• Wrexham 2-1 Arsenal: I first remember watching Mickey Thomas as a kid on an obscure late night US indoor soccer show which he was playing (for Wichita) in during the mid 80's and recognising his remarkable talent, despite the modest surroundings. He came back to the UK for one final hurrah, and this was it. His free kick that levelled the game is still one of the best I've ever seen. It's my first really indelible memory of giant killing to...watching it and thinking; did that just happen?

George Graham's Arsenal had finished the 1990-91 season as runaway First Division champions, losing just the one league match of 42. Wrexham meanwhile, entered this third round fixture as the bottom club of the entire Football League. Though the Robins tried their best to make this no stroll, an Alan Smith strike looked likely to secure the Gunners' progress, and Wrexham's Brian Carey later confessed his team deserved to be more goals down.

Yet a disputed free-kick eight minutes from time was cued up for veteran midfielder Mickey Thomas, once of Chelsea and Manchester United. Thomas, who would soon hit national notoriety for a money counterfeiting operation that led to his incarceration, thrashed in the equaliser with a howitzer of a shot. Arsenal were rocked, and two minutes later striker Steve Watkin grabbed the winner as he hooked his leg to guide the ball past David Seaman.

The Racecourse Ground had supplied an FA Cup shock that still resonates 20 years on; none has matched it for shock value since.

Hereford United v Newcastle United: third round 1971-72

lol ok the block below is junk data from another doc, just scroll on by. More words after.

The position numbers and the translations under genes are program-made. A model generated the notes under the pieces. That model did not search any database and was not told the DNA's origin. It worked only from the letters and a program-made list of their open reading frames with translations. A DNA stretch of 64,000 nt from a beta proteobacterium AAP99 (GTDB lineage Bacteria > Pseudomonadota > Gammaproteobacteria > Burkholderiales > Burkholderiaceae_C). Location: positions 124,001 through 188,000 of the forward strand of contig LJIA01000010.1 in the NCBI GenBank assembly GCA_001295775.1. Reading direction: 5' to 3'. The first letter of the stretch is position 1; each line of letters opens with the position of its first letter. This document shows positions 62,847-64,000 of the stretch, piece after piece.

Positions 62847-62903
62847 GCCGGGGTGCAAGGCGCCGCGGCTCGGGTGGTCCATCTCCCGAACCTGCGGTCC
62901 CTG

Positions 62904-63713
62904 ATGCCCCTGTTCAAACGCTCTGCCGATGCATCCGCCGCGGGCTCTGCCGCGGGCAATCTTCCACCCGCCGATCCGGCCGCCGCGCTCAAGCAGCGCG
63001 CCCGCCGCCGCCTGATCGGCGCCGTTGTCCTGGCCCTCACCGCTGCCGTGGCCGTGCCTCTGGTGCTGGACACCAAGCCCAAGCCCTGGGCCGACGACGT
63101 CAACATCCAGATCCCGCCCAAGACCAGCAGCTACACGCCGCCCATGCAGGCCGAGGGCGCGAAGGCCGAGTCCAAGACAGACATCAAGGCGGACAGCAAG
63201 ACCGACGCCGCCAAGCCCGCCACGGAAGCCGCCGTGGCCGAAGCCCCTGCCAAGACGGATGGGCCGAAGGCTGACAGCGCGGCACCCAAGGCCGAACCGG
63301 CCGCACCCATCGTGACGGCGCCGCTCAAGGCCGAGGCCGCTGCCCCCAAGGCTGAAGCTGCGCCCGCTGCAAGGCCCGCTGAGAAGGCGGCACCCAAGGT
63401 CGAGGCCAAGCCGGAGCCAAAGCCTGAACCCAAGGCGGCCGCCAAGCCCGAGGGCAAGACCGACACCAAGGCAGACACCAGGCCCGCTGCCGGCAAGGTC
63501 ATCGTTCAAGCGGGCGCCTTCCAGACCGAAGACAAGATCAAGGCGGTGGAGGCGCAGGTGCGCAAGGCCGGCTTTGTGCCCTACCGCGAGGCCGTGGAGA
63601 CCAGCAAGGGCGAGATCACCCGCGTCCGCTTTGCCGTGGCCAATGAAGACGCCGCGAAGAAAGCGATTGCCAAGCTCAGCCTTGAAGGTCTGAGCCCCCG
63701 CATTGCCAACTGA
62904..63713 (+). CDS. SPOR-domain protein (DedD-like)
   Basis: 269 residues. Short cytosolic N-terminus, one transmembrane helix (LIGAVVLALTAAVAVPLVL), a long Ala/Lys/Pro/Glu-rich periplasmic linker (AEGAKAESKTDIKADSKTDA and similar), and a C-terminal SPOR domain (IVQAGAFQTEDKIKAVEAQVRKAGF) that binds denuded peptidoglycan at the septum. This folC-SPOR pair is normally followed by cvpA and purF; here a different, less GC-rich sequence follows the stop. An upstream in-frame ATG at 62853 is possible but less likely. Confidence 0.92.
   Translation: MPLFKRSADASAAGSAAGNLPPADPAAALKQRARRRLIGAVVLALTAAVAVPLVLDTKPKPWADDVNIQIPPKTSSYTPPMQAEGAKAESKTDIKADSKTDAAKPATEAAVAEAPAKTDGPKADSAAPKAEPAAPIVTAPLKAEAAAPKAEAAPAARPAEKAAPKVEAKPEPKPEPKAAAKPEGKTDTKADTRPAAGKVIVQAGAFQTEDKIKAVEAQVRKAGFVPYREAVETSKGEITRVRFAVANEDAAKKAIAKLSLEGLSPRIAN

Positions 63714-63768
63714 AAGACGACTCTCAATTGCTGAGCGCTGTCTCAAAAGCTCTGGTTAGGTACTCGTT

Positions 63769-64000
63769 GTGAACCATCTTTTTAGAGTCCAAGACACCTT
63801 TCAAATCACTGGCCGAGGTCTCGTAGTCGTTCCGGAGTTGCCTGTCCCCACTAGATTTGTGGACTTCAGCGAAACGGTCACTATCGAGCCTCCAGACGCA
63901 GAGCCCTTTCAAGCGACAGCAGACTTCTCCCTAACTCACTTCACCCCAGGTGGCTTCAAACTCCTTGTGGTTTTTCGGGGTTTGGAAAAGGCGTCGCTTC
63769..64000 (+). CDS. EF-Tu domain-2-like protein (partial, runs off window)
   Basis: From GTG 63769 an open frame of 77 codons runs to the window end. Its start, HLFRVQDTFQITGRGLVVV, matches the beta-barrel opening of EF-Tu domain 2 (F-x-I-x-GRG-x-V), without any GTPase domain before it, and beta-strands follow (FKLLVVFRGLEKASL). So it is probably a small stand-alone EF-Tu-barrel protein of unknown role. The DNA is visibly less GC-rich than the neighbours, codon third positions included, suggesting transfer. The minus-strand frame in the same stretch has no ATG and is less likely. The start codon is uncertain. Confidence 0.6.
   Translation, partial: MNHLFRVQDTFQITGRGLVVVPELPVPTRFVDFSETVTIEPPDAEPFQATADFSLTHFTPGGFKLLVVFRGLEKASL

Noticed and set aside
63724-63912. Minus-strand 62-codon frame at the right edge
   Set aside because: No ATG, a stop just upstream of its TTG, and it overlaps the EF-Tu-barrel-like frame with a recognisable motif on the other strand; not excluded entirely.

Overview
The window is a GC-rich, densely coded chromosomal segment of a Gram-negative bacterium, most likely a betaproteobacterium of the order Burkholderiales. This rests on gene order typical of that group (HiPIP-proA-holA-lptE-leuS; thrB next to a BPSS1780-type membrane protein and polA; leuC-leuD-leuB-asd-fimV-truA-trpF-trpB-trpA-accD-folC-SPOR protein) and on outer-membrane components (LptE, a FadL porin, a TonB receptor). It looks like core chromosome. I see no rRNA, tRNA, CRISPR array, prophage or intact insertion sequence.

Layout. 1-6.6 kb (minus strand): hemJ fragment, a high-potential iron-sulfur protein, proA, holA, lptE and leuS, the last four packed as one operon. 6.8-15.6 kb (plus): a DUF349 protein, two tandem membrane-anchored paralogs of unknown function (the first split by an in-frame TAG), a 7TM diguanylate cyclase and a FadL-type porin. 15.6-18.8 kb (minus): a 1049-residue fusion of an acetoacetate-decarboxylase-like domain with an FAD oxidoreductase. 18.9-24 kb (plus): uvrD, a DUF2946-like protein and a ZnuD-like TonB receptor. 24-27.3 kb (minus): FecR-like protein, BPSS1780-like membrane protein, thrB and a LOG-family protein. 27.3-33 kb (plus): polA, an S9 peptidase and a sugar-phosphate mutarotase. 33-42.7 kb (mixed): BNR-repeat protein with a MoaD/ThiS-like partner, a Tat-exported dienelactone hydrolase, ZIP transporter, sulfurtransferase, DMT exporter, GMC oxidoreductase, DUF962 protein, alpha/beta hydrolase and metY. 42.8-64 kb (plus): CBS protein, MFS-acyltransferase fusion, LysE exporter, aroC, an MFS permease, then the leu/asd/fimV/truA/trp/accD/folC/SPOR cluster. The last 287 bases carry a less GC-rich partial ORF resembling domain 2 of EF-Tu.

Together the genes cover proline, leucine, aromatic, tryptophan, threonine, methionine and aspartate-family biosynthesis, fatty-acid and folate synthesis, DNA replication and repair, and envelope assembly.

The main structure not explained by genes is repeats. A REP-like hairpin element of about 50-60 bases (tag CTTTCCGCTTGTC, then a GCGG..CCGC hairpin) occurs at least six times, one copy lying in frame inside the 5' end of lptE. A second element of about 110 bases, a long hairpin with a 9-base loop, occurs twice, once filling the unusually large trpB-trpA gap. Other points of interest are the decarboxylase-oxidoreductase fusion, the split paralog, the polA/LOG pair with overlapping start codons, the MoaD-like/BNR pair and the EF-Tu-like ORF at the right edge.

This may be the most iconic FA Cup giant-killing of all, the quagmire pitch; fans taking vantage points up trees as Edgar Street was packed to its rafters; Ronnie Radford's thunderbolt equaliser as the BBC's John Motson, on one of his first appearances as a TV commentator, launched into the type of ecstatic explosion we would become rather accustomed to.

Radford's goal, celebrated with shirt hitched up around his midriff as he was engulfed in fans who had invaded the pitch, cancelled out a goal from Malcolm 'Supermac' Macdonald and set up extra-time in which Ricky George, forever known as "George the Substitute" after Motson's commentary, scored the winner. The pitch was invaded again, and Radford's strike, that year's Goal of the Season, will be replayed in perpetuity. It is probably the FA Cup's most famous goal of all.

ESPN has live and exclusive coverage of three matches from the FA Cup Third Round including Swansea v Arsenal and Mansfield v Liverpool on Sunday 6th January, plus Cheltenham v Everton on Monday 7th January. ESPN Classic will offer up a range of classic FA Cup programming before and during every round in the tournament proper featuring matches and special documentaries on the world's oldest domestic cup competition.